How to Set and Achieve S.M.A.R.T. Goals
Setting and achieving goals is not easy. Setting SMART goals is even more challenging. But the satisfaction is great when goals are achieved. The best way to achieve your goals is to set SMART and SMARTER goals.
Let start with what is not a goal:
- You wish you had more money.
- You want to lose some weight.
- You wish your spouse would treat you better.
- You wish your kids got better grades in school.
Now let’s look at what a SMART goal is.
S – Specific
M – Measurable
A – Action-Based
R – Realistic
T – Timely
Jack Canfield (author of the Chicken Soup for the Soul books) likes to tell the story where in one of his workshops he talks about goals. Invariably someone says they want to have more money. Jack responds, “If I give you a dollar you will have more money. Will you be satisfied?” Of course the answer is NO. So the first step to setting a SMART goal is to specify a precise amount. For example you may want a goal of having $2,400 in a savings account by July 1st, in order to go on a vacation with your family. This goal is specific (S); it is measurable (M) because you can look at the bank balance on July 1st to see if you met your goal; and it has an end date. It is timely (T).
To add Action-Based (A) to your goal you can specify that you will make a deposit $600 on the 15th of the month for the next four months (March through June) into your savings account.
Now the question is whether or not this action based goal is realistic (R). How can you save money on your current expenditures to free up $600 for the next four months? If you normally spend your entire paycheck, this may not be realistic. If on the other hand you usually have some money left over at the end of the month, you may be able to do with a little belt tightening and make your vacation a reality.
Maybe you can only save $200 per month. That means you will have $800 by July 1st. Maybe that’s enough for a vacation over a long weekend. After that you can save for an entire year ($200 x 12 = $2400) and go on your trip next year.
So here is what that SMART goal looks like:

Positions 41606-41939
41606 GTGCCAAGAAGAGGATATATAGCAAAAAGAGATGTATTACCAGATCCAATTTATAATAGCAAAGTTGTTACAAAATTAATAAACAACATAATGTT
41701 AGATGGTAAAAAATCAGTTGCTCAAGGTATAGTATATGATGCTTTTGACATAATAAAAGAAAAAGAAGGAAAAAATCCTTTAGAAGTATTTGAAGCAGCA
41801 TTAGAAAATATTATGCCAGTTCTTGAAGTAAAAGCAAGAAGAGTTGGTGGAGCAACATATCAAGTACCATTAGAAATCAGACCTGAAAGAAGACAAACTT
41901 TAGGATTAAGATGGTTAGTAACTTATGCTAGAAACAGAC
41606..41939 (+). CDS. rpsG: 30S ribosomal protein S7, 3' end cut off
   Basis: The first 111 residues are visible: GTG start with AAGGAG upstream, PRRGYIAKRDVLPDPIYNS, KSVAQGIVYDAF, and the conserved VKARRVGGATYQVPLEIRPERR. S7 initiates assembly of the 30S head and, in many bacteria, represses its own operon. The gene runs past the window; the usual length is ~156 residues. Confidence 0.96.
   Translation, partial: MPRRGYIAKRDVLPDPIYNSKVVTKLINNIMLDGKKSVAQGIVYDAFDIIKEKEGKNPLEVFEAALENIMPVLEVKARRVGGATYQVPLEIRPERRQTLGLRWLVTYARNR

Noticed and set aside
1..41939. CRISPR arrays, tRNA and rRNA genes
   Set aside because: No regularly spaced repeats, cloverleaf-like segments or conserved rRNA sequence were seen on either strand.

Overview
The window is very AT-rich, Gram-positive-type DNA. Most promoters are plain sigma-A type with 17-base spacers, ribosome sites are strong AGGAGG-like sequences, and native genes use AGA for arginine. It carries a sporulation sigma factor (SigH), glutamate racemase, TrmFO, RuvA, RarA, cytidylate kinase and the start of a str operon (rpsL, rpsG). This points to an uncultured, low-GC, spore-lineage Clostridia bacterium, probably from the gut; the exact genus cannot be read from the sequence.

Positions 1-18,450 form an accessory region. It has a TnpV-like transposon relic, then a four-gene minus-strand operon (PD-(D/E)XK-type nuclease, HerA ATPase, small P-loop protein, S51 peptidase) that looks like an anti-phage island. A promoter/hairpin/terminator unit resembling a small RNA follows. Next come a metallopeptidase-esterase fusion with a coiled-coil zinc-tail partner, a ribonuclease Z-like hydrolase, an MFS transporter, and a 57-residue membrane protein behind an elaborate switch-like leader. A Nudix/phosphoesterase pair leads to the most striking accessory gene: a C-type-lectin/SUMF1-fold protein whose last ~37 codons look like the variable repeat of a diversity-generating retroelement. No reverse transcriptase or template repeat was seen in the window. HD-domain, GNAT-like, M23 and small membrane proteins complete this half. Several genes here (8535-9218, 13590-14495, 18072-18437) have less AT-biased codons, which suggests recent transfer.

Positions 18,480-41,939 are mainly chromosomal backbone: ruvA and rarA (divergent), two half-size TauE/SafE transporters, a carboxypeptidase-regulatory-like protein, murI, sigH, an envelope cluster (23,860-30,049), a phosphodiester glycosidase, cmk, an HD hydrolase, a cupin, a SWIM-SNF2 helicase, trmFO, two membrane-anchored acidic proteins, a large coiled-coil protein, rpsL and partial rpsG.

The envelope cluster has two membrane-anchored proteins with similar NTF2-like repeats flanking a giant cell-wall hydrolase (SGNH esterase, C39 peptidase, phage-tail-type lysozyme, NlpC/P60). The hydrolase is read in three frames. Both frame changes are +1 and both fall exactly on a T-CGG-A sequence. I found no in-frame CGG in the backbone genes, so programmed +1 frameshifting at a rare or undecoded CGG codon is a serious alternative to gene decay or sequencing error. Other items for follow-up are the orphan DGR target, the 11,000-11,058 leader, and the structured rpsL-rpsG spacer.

I will put $200 per month into a savings account from July 15 of this year until June of next year to save $2400 and take my family on a vacation.
Now there is one more step you can take. How about a SMARTER goal? The E and R stand for
E – Enjoyable
R – Review
Your goal is already (E) enjoyable since the planned family vacation is a trip you are looking forward to.
Lastly, often when you have a goal there is something along the way that can derail your best intentions. For example you may have an unexpected expense. Maybe shortly after you start on your goal your washing machine breaks and a replacement costs $400. You have some choices you have to make. You can abandon your goal because it is just too hard. You can defer buying a new washing machine for a year and use a Laundromat. You can replace the washing machine and not put the $200 aside for 2 months. Then you cut out more expenses and make more sacrifices and save $240 per months for the next ten months, so you can go on your vacation as planned. Maybe you can do something to earn a little extra money. Reviewing (R) your goal monthly is an important step to achieving your goal.
Example of a SMARTER goal in action
A number of years ago I decided that I wanted to earn money from my photography. I bought my first semi-professional camera in January. There was a lot to learn about that camera. By mid-year I had sold my first photo to a newspaper for $50. I was then offered a position as a freelance photographer for that newspaper and had several assignments that year. My first goal was to earn $2,000 the next year from my photography. I thought that would be an easy goal to achieve. Meanwhile I was still learning how to use my first professional camera I had purchased. By mid-year I had earned about $500 from occasional newspaper assignments. It was time to review (R) my goal. I recommitted to my goal of earning $2,000 that year. First, I asked for more assignments from the newspaper I was already working for. When that wasn’t possible, I approached other newspapers and even started to learn about wedding photography. By the end of the year, I had made and even exceeded my goal.
If you have never set a SMART or SMARTER goal, start small. Choose a goal that you think you can easily achieve. The important thing is just to start practicing setting and achieving goals. Make sure the goal statement fulfills all the letters in SMARTER.
To determine if coaching can help you achieve your goals, schedule a complimentary coaching consultation. During this coaching consultation you will experience coaching and at the end of the call, if it is a good fit, you will be given the opportunity to continue the coaching relationship. Call Edith at 847.913.3900 now to schedule your first session.